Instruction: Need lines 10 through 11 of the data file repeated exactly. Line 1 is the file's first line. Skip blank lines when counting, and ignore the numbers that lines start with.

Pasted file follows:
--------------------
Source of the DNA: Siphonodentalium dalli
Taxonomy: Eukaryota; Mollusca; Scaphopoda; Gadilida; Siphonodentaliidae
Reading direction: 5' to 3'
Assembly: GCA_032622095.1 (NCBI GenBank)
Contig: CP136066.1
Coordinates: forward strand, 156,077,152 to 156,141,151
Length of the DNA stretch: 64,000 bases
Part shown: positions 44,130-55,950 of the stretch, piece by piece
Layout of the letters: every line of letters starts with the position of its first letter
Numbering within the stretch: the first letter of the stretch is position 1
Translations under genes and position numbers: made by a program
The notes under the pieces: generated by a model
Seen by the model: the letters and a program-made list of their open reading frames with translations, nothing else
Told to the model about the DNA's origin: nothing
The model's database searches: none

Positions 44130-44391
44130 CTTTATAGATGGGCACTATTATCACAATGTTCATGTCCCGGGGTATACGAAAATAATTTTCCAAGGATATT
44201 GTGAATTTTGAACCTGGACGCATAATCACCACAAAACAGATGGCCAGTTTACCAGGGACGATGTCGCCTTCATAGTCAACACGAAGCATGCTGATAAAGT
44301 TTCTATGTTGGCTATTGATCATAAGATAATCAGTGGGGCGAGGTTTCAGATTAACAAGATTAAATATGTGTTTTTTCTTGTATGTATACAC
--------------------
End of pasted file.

Numbering within the stretch: the first letter of the stretch is position 1
Translations under genes and position numbers: made by a program